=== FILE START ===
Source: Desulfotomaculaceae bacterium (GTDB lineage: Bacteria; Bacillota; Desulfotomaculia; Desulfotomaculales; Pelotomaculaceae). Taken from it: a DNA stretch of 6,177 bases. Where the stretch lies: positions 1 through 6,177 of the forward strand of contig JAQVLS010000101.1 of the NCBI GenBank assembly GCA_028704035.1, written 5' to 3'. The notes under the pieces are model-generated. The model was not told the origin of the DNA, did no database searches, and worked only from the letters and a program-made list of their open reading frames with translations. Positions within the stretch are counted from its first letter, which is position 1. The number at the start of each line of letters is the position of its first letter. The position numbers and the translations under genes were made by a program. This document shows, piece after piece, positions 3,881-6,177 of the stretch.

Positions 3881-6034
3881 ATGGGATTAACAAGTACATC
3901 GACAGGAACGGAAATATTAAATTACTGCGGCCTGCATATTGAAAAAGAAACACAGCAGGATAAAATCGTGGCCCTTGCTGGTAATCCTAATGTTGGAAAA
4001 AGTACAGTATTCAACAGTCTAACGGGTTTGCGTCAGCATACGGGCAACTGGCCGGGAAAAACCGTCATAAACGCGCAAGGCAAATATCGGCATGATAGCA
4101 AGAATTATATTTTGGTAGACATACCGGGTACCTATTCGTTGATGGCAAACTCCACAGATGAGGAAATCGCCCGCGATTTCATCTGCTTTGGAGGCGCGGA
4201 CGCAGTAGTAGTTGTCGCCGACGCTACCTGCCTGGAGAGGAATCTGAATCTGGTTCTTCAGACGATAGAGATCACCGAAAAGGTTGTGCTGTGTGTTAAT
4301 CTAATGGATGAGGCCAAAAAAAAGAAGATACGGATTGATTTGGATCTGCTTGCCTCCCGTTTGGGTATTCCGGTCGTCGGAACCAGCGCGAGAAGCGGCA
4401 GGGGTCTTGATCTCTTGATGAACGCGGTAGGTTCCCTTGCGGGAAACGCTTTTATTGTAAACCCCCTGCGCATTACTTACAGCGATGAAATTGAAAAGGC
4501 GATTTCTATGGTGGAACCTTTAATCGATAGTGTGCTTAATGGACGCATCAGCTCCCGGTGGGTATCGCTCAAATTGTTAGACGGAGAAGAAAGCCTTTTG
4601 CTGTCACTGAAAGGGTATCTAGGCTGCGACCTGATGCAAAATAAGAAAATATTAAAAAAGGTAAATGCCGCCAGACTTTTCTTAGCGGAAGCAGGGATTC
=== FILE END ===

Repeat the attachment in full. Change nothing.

Source: Desulfotomaculaceae bacterium (GTDB lineage: Bacteria; Bacillota; Desulfotomaculia; Desulfotomaculales; Pelotomaculaceae). Taken from it: a DNA stretch of 6,177 bases. Where the stretch lies: positions 1 through 6,177 of the forward strand of contig JAQVLS010000101.1 of the NCBI GenBank assembly GCA_028704035.1, written 5' to 3'. The notes under the pieces are model-generated. The model was not told the origin of the DNA, did no database searches, and worked only from the letters and a program-made list of their open reading frames with translations. Positions within the stretch are counted from its first letter, which is position 1. The number at the start of each line of letters is the position of its first letter. The position numbers and the translations under genes were made by a program. This document shows, piece after piece, positions 3,881-6,177 of the stretch.

Positions 3881-6034
3881 ATGGGATTAACAAGTACATC
3901 GACAGGAACGGAAATATTAAATTACTGCGGCCTGCATATTGAAAAAGAAACACAGCAGGATAAAATCGTGGCCCTTGCTGGTAATCCTAATGTTGGAAAA
4001 AGTACAGTATTCAACAGTCTAACGGGTTTGCGTCAGCATACGGGCAACTGGCCGGGAAAAACCGTCATAAACGCGCAAGGCAAATATCGGCATGATAGCA
4101 AGAATTATATTTTGGTAGACATACCGGGTACCTATTCGTTGATGGCAAACTCCACAGATGAGGAAATCGCCCGCGATTTCATCTGCTTTGGAGGCGCGGA
4201 CGCAGTAGTAGTTGTCGCCGACGCTACCTGCCTGGAGAGGAATCTGAATCTGGTTCTTCAGACGATAGAGATCACCGAAAAGGTTGTGCTGTGTGTTAAT
4301 CTAATGGATGAGGCCAAAAAAAAGAAGATACGGATTGATTTGGATCTGCTTGCCTCCCGTTTGGGTATTCCGGTCGTCGGAACCAGCGCGAGAAGCGGCA
4401 GGGGTCTTGATCTCTTGATGAACGCGGTAGGTTCCCTTGCGGGAAACGCTTTTATTGTAAACCCCCTGCGCATTACTTACAGCGATGAAATTGAAAAGGC
4501 GATTTCTATGGTGGAACCTTTAATCGATAGTGTGCTTAATGGACGCATCAGCTCCCGGTGGGTATCGCTCAAATTGTTAGACGGAGAAGAAAGCCTTTTG
4601 CTGTCACTGAAAGGGTATCTAGGCTGCGACCTGATGCAAAATAAGAAAATATTAAAAAAGGTAAATGCCGCCAGACTTTTCTTAGCGGAAGCAGGGATTC